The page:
“[Its] entire body was made up of sex organs,” he explains, “penises for fingers, that sort of thing. But that was part of our process… leveraging imaginitive concept artists to push the boundaries so that the game didn’t feel like a generic fantasy game, but a really twisted vision of hell.”

This twisted vision spills over into the game’s environments, directly inspired by the poem where possible. 

“Most of the circles are well described in the poem,” Knight says. “Violence, the seventh circle, is described in great detail — the river of boiling blood, the centaurs, the wood of the suicides, the burning sands, the waterfall, and so on.” 

In other cases, circles that were only briefly touched upon by Alighieri had to be fleshed out for the videogame, building upon ideas from the original work. Knight uses the the Lust storm, the mud and rain of Gluttony, and stones that crash against one another in Greed as examples. Inspiration from sources outside of the original work are seen throughout the game as well — Boticelli’s early Renaissance drawnings of The Divine Comedy, the illustrations of Gustave Dore, the sculpture’s of Rodin, the paintins of Bosch and Beughel. Visceral even worked closely with fantasy and science fiction illustrator Wayne Barlowe, who published his own interpretations of the Inferno in the late 90s.

In action — whether playing it on the PlayStation 3 or Xbox 360 — it all comes to life at 60 frames per second, without exception. This focus on the technology was an early mandate, Knight tells me. 

“I told the team almost on day one that we were going to make a 60fps game,” he says, “and this this was less a technology problem and more of a will-power problem. There was a lot of angst over this decision, we’re all now 100% confident it was the right decision, and don’t regret it for a moment.”

With that said, it looks like fans of fast-paced, third-person action and combat should head into the game expecting exactly that. But is Dante Alighieri’s Divine Comedy required reading before entering Visceral’s vision of hell? Knight says that call is up to the individual; he points to book to movie adaptations saying “Some people like to read books before seeing the movie version, and others don’t want it spoiled.” But in the case of Dante’s Inferno, the adaptation is “quite loose,” he explains. You won’t ruin any of the game’s major plot points and twists by reading the poem first, but you may recognize nods to the original work, like the three harpies above the Gates of Dis.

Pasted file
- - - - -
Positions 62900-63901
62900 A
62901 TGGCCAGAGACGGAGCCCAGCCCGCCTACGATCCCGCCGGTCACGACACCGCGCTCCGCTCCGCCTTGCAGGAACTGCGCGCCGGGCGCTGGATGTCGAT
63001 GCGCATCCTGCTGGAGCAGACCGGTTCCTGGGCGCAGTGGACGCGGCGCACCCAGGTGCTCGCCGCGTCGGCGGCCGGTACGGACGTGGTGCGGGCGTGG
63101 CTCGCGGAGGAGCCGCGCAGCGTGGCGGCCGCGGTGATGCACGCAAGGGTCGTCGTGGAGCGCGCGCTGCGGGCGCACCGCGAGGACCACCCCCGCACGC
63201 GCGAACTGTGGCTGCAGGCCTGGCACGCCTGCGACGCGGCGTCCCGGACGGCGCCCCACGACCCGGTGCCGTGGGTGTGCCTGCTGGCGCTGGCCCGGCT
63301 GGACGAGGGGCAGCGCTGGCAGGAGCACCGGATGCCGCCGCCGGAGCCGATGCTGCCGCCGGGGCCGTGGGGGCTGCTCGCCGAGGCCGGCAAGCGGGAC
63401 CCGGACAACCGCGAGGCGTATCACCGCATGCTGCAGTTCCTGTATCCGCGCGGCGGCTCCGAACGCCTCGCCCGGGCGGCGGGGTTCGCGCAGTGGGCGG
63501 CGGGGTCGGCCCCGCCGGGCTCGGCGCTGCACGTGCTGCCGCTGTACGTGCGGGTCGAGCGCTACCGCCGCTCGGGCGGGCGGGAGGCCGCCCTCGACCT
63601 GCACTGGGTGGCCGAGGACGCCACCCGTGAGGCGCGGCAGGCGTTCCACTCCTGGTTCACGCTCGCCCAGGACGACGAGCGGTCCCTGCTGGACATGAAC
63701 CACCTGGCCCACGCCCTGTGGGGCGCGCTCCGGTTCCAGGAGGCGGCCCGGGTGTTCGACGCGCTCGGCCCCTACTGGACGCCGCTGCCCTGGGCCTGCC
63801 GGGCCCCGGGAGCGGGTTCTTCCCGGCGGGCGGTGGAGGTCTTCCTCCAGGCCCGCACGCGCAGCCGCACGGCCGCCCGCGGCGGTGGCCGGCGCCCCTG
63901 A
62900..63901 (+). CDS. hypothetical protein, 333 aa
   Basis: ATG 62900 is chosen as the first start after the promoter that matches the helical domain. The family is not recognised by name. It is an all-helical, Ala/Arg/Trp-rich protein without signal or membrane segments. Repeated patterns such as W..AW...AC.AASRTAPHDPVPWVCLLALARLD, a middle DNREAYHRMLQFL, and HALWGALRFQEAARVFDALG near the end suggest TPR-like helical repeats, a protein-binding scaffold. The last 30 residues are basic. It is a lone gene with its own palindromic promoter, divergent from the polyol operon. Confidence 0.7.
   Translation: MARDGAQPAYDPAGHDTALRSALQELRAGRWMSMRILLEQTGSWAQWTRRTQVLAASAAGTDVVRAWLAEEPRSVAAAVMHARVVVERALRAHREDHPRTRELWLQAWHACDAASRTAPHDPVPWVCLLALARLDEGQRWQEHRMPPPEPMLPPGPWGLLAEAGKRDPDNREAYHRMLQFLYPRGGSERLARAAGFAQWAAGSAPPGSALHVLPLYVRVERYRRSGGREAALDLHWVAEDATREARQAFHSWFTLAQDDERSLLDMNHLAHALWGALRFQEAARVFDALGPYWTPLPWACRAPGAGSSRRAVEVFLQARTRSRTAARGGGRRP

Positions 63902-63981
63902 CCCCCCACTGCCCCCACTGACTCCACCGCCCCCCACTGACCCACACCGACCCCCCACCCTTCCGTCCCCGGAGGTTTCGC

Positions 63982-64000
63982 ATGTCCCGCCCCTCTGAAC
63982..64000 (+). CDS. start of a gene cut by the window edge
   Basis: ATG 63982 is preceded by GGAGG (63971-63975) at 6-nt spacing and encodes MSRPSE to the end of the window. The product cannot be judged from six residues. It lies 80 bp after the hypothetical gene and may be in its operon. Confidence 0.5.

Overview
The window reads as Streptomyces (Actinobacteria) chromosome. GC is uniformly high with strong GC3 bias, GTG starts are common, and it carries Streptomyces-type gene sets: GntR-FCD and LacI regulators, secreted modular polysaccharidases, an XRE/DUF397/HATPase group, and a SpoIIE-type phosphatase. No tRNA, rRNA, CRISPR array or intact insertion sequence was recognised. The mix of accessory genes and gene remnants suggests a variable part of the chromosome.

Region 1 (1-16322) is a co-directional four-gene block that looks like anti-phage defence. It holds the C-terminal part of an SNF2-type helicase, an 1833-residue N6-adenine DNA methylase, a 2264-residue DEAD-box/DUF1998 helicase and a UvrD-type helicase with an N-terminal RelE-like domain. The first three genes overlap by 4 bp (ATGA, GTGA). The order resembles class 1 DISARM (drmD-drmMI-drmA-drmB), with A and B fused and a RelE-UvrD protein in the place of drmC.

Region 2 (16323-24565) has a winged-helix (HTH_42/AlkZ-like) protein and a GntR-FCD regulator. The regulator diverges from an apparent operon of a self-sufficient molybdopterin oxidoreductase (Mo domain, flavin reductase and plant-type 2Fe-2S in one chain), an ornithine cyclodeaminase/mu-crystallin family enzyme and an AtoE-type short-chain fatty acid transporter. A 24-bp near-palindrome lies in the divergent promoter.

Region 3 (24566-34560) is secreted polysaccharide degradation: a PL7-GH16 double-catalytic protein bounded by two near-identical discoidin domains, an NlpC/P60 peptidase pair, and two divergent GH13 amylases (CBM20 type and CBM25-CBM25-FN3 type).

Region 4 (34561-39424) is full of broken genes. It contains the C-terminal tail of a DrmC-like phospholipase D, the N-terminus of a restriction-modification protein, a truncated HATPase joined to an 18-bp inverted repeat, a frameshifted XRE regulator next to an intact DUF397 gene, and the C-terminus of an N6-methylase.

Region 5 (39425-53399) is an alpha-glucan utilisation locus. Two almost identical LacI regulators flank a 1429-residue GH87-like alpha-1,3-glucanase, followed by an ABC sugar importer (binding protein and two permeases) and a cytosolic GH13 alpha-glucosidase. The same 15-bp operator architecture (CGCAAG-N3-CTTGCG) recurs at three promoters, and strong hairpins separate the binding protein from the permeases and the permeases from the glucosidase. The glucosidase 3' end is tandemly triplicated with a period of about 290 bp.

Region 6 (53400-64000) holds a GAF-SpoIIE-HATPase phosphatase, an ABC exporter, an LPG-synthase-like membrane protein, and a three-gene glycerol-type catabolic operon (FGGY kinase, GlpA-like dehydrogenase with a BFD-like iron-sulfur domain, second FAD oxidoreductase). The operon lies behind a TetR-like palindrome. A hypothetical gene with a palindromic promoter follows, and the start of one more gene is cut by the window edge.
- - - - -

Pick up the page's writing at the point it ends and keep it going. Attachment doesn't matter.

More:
“We are aware that we’re making a game, first and foremost, and that the vast majority of our audience will not have read the poem, and won’t evne know how loose we are,” he says. “At the same time we have a great admiration for The Divine Comedy, and tried to include as many details — large and small — as we could.”

“Now, whether ‘Demon #5 that you slaughter is a character you can point to in the poem,” he tells me, “that’s not something we worried much about. Demon killing is what the game is about; if that’s not your cup of tea, then definitely curl up by the fire with the poem.”

But if you are interested in sticking a giant schthe into a demon’s face and having it come out the back of their head, Dante’s Inferno hits shelves on February 9 for PlayStation 3 and Xbox 360. 

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Nick Chester